Final Mission

NASA calls it a perfect mission. Space shuttle Discovery returned from 13 days in orbit carrying six crew members home from the International Space Station. The longest flying space shuttle will now be retired. Pat Hernandez has the story.

Here’s how STS 133 landed just before 11 am Houston time at NASA’s Florida Spaceport:

“Main gear touchdown. The nose of the shuttle being rotated down toward the flight deck. The parachute being deployed. And nose gear touchdown and the end of a historic journey. And to the ship that has led the way time and time again, we say farewell, Discovery.”

“They’re all part of the big Discovery team that pulled all this off and gave us just a phenomenal flight, a phenomenal way to see the end of the Discovery vehicle, but again, I think its legacy will be future.”

That future is still being written with two shuttle flights left, one each for Endeavor and Atlantis. Endeavor  will lift off in mid-April, commanded by Mark Kelly, the husband of Arizona congresswoman Gabrielle Giffords, who is recovering from her head wound here in Houston.  Gerstenmaier anticipates a media onslaught.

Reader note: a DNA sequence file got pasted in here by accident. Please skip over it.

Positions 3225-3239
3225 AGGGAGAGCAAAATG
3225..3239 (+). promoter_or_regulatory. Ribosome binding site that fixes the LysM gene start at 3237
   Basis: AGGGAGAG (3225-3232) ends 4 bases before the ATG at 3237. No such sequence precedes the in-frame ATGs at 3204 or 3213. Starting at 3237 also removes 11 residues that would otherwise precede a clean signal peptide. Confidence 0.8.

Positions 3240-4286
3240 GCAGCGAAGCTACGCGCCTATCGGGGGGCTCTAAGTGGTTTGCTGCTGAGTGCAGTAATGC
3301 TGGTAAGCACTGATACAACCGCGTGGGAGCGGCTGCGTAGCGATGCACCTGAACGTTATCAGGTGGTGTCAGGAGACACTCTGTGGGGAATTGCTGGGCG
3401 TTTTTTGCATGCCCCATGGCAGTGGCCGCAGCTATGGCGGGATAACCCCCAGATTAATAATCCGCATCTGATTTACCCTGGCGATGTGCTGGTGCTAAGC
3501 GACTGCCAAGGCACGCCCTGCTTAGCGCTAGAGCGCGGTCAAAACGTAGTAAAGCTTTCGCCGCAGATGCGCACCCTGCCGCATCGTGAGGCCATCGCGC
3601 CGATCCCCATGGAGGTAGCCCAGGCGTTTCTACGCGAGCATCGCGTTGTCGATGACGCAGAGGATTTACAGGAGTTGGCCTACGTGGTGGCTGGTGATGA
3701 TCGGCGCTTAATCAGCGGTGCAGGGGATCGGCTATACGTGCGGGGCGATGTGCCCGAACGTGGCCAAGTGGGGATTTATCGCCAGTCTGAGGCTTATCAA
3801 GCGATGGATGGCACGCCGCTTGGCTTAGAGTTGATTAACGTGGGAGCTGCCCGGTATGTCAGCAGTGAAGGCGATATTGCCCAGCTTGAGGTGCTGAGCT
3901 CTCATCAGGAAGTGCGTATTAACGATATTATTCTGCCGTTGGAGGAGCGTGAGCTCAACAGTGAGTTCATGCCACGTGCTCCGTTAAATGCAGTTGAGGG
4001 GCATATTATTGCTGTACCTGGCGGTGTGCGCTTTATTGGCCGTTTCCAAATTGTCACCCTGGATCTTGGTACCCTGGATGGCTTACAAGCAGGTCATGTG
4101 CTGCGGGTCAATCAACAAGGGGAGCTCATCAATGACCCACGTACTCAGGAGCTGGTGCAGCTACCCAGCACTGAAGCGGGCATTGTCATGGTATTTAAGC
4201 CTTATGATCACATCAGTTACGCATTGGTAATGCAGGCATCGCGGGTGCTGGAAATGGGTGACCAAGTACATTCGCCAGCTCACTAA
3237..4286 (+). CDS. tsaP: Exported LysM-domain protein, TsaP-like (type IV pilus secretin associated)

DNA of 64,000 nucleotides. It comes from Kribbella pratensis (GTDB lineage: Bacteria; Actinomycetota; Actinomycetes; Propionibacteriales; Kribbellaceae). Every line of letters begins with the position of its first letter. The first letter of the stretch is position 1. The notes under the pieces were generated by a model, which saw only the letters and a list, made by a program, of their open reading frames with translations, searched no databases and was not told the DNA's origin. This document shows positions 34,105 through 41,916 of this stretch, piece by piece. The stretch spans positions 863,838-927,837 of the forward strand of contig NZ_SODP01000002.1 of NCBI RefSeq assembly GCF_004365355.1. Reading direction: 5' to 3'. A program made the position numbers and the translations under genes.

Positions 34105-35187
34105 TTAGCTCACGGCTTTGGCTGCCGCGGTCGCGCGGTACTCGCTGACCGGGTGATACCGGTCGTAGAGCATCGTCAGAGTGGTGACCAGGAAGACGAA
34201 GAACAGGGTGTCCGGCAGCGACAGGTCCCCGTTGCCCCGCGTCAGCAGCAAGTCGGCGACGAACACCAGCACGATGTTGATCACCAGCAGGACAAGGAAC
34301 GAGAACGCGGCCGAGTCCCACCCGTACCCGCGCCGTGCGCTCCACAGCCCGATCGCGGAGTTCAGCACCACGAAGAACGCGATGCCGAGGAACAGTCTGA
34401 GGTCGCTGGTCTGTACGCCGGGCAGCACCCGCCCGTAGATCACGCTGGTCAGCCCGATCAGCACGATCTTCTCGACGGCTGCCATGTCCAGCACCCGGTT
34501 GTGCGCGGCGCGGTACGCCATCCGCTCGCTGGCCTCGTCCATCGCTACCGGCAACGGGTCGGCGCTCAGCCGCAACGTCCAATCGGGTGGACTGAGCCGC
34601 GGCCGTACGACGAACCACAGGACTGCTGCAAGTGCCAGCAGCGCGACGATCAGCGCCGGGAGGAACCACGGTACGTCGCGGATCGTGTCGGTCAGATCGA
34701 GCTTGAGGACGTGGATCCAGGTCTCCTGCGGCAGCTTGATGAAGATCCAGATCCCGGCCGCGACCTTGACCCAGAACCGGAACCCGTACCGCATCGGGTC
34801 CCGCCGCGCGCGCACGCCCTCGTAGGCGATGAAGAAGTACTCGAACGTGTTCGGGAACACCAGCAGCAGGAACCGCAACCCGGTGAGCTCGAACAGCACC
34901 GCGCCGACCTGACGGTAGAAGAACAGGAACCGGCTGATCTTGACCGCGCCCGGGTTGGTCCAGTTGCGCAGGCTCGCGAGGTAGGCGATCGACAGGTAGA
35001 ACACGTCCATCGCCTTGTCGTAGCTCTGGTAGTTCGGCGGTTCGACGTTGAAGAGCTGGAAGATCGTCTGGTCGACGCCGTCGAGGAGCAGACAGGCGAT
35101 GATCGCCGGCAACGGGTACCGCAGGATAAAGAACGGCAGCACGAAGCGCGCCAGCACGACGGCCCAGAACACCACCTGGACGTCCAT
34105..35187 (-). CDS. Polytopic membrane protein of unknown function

“Next flight’s a pretty special flight in itself. Also, if you know the Alpha Magnetic spectrometer is flying on that flight right, and it’s put together by I think, 16 countries and 60 different principal investigators. So, I think it’s our job on the NASA side is to be prepared for all these contingencies.”

He says the focus of the last two shuttle flights is to outfit the space station in the most effective manner. The final shuttle flight will be Atlantis at the end of June.